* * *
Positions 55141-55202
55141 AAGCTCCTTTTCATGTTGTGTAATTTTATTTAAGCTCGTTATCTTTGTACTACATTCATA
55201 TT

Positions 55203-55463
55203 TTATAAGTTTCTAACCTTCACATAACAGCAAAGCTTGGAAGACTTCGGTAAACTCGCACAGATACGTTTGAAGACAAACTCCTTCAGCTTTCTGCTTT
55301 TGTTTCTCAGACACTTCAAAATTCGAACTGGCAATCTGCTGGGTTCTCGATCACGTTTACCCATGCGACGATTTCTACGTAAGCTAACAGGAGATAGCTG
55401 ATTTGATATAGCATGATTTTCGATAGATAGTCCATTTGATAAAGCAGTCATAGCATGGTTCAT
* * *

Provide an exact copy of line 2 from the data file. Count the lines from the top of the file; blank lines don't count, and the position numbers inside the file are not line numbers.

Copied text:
55141 AAGCTCCTTTTCATGTTGTGTAATTTTATTTAAGCTCGTTATCTTTGTACTACATTCATA